I also think UW’s receiver play has become an issue not being scrutinized enough. There are clearly miscommunications happening between quarterback and receivers, usually an indication that the receivers are off script. In addition, those two Browning picks, which were definitely bad passes, were both tipped by UW receivers. Responsibility to catch or defend those passes lies with the receivers. Unacceptable.

Rush Defense: A


I’m not sure that there is another term to describe it, especially after you consider what it is that the Huskies played without in this game.

Both D.J. Beavers and Ben Burr-Kirven exceeded expectations as they rotated to fill in for the injured Azeem Victor. The middle of the UW line was a line-crushing, tailback-smashing phenomenon as Greg Gaines, Vea, and Qualls continued their excellent play. The run support provided by Baker, Rapp and Turner was fantastic. Hey, we even had a Shane Bowman sighting, and he had a few nice plays setting the edge.

All of it led to an all-time performance in bottling up the ASU rushing attack.

Rushing Offense: B

Sure, the numbers look pretty good. 201 total yards, a couple of TDs and a 6.1 yard average. It was a good effort. But it wasn’t a great effort.

I thought that the Husky offensive line was hit or miss much of the night, which contributed to a really choppy output for the rushing attack. The backs probably graded out a little bit better. Myles Gaskin did what he always does in showing great patience and unreal balance on his feet. However, it felt like the offense left yards out there on the field against an ASU defense that probably was bad enough to cough up another 100 rushing yards if the Huskies were closer to their normal selves. I’ll be curious what Brad and John Sayler’s film study reveals and if it matches what I saw live from the stands.

Special Teams: A

It was nice to see the UW special teams put up a good effort. The Keishawn Bierria onside kick return for a TD was an unbelievable play, though I’m not exactly sure what he was doing on special teams in the fourth quarter of a blowout with Azeem Victor already sidelined. Beyond that, I thought Dante Pettis had a good night returning punts and that Cameron Van Winkle had one of his best nights as a placekicker.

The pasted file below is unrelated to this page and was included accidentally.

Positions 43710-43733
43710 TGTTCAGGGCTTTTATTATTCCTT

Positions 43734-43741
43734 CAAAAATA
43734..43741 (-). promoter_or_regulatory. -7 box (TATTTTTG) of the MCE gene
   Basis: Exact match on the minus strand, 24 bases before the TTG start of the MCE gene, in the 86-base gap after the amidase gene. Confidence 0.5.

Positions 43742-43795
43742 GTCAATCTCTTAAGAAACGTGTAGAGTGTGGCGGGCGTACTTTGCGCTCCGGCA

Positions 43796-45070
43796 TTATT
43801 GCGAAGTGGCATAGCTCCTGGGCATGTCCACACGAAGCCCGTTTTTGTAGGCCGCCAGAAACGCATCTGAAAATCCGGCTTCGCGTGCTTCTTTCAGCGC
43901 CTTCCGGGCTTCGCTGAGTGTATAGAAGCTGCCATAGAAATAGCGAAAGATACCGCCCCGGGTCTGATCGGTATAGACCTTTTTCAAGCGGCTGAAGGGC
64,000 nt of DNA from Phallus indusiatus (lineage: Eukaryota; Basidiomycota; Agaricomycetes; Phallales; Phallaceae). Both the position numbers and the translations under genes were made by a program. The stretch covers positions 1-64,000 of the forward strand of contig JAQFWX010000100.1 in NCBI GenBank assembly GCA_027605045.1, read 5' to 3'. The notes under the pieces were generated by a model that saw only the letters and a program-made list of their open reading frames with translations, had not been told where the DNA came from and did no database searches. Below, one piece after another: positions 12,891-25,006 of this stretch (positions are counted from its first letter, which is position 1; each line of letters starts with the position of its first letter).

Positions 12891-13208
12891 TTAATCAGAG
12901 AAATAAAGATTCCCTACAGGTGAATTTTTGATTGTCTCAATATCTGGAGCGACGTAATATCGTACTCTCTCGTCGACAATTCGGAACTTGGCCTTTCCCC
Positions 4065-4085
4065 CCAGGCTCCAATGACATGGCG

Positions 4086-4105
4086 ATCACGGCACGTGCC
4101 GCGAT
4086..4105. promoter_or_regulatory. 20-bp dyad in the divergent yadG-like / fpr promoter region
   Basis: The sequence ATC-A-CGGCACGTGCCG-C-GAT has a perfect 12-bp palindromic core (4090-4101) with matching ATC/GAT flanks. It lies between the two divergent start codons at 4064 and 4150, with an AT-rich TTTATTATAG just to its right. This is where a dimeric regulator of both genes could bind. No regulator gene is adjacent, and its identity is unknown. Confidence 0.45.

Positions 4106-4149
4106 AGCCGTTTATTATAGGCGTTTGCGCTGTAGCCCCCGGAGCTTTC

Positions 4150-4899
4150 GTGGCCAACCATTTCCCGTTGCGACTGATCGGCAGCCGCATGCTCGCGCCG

It is definitely a “first world problem” when Husky fans are looking at a game like this and debating whether or not the effort was a good one. Consider:

  • UW won by 26 points against a team that they had not beaten in 15 years.
  • UW more than doubled ASU’s total yardage (245 to 539), the third fewest yards surrendered by UW this year.
  • UW’s 539 yards in total offense was their third highest output this year (exceeded only against Oregon and Cal).
  • UW held ASU to 1 of 14 on third down attempts.

Those were all good things that speak to how far UW has come as a program. However, we can’t ignore the 4 of 12 on UW third downs. Or the two fourth down TDs . Or a first six series that went PUNT, FG, INT, INT, TD, PUNT. Those are red flags.

Husky coaches, players and fans know that the competition facing UW in the next two games will test UW more than most of the rest of the competition they’ve faced to date. We would all like to see Washington surging to end the year, and thus the grading curve increases. As for this one, UW can breathe easy with the win but must seek answers to the offensive issues that are vexing the team. The Apple Cup is just five days away.